Mike Pellerin drove all night from Austin, Texas, to line up and camp with other Trump supporters in downtown Tulsa ahead of Saturdays campaign rally.MIKE SIMONS/Tulsa World

A Trump vendor shields herself from the rain as supporters line up and camp in downtown Tulsa ahead of Saturday's campaign rally. MIKE SIMONS/Tulsa World

Trump supporters shield themselves from a hard rain as they line up and camp in downtown Tulsa ahead of Saturday's campaign rally. MIKE SIMONS/Tulsa World

Caroline DeVenuto from Bucks County, Pennsylvania, shouts near a vendor of Donald Trump merchandise as the presidents supporters camp in Tulsa on Friday.MIKE SIMONS/Tulsa World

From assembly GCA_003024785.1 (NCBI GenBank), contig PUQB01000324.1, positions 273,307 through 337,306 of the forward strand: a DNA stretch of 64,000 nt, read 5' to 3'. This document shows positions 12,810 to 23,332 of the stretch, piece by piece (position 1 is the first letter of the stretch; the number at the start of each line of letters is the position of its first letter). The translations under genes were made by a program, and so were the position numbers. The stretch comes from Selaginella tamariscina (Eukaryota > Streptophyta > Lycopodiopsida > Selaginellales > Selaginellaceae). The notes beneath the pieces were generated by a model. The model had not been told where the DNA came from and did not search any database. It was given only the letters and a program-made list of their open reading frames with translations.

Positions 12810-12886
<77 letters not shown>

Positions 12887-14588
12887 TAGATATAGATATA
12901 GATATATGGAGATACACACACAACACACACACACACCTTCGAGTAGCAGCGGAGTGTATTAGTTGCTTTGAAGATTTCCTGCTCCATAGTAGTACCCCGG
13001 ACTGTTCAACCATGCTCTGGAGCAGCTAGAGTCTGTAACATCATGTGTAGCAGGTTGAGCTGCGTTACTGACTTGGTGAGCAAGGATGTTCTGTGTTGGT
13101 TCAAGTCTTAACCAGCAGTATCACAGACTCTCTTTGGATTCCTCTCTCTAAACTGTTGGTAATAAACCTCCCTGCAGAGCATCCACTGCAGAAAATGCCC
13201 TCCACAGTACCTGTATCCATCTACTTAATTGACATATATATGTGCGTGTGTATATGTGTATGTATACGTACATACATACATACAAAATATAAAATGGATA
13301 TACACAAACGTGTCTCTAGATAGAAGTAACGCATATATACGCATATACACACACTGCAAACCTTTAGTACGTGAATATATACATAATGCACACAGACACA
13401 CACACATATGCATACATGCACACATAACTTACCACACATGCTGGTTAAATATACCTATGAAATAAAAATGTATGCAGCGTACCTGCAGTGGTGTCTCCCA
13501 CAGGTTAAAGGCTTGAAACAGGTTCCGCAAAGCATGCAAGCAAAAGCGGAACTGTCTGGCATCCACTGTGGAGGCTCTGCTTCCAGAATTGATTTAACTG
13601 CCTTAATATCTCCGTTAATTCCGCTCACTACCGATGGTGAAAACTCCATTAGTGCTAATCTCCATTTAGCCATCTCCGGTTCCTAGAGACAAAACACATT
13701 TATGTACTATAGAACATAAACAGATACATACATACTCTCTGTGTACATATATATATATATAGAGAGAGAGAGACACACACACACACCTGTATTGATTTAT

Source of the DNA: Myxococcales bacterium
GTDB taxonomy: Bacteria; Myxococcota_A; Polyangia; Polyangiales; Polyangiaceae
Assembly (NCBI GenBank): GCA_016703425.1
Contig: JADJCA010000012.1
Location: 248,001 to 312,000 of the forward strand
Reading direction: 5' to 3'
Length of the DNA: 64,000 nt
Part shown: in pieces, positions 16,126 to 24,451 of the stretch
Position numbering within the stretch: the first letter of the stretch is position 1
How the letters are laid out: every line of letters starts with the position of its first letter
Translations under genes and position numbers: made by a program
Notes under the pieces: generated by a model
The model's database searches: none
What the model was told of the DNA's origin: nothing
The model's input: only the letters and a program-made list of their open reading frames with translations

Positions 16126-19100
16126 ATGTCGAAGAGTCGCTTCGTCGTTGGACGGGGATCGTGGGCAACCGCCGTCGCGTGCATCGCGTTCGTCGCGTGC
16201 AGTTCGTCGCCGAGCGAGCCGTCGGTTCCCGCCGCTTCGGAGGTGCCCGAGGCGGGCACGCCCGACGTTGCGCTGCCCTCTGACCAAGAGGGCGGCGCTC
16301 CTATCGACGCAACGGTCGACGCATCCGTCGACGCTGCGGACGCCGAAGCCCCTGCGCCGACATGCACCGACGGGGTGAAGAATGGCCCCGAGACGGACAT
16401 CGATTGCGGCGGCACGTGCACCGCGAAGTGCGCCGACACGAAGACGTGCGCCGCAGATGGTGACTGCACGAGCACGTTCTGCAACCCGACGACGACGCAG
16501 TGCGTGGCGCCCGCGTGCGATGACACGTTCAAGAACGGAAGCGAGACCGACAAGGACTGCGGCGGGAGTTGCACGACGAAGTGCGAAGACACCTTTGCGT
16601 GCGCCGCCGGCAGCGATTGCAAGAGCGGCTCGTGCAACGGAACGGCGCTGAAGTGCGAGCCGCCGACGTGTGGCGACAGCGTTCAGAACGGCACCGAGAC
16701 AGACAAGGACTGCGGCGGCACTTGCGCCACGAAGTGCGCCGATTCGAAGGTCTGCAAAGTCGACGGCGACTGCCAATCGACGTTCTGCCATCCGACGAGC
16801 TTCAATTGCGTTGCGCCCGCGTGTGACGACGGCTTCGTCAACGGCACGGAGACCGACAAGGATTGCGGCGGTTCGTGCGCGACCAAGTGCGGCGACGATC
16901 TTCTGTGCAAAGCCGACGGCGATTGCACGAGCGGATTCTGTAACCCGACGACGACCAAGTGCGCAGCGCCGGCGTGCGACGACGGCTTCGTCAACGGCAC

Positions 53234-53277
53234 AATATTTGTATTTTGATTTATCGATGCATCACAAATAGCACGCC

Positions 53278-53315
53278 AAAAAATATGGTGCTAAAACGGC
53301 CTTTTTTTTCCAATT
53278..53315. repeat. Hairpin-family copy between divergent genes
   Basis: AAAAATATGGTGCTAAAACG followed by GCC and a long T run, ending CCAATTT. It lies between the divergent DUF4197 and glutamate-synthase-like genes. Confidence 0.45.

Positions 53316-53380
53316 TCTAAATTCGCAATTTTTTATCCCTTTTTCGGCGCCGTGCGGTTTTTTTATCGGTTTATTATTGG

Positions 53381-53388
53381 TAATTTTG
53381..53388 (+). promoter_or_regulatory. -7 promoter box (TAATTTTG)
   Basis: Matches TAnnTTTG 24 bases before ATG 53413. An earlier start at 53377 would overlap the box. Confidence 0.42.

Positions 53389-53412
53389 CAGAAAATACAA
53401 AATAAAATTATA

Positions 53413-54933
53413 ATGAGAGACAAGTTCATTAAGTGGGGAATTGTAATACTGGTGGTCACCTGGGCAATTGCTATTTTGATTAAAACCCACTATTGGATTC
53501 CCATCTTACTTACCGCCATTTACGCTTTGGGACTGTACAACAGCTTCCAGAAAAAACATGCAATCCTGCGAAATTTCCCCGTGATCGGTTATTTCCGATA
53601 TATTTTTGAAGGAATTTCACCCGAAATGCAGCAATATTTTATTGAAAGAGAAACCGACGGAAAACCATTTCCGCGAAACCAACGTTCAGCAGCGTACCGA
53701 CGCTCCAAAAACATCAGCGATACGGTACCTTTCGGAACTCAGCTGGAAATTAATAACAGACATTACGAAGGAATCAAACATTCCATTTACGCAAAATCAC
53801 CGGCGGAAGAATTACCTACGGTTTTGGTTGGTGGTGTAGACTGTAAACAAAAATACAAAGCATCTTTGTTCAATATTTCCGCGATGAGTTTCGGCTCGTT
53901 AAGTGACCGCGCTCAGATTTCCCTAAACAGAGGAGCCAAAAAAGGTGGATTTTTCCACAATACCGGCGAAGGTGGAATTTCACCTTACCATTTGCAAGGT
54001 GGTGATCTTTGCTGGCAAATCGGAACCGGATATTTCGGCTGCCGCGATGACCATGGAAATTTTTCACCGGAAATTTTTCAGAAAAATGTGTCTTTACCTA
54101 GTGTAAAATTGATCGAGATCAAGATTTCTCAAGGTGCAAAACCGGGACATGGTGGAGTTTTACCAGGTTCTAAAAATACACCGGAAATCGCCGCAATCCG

Trump supporter Blake Marnell of San Diego walks in the rain as he and others line up and camp in downtown Tulsa ahead of Saturday's campaign rally. MIKE SIMONS/Tulsa World

Risa Holland of Wichita, Kan., shouts, "Eight more years" as she and other Trump supporters line up and camp in downtown Tulsa ahead of Saturday's campaign rally. MIKE SIMONS/Tulsa World

Jennifer, who declined to give her last name, takes photos of Trump supporters in the rain as they line up and camp in downtown Tulsa ahead of Saturday's campaign rally. MIKE SIMONS/Tulsa World

Workers set up fences for lines ahead of President Donald Trump's Saturday campaign rally. MIKE SIMONS/Tulsa World

President Donald Trump supporter Angela Perkins makes a sign about the Fake News while camping in line in downtown Tulsa ahead of Saturday's campaign rally. MIKE SIMONS/Tulsa World

Esther Seim and Elijah Pearrow, supporters of President Donald Trump, rest in their tent as they camp in downtown Tulsa ahead of Saturdays campaign rally.MIKE SIMONS/Tulsa World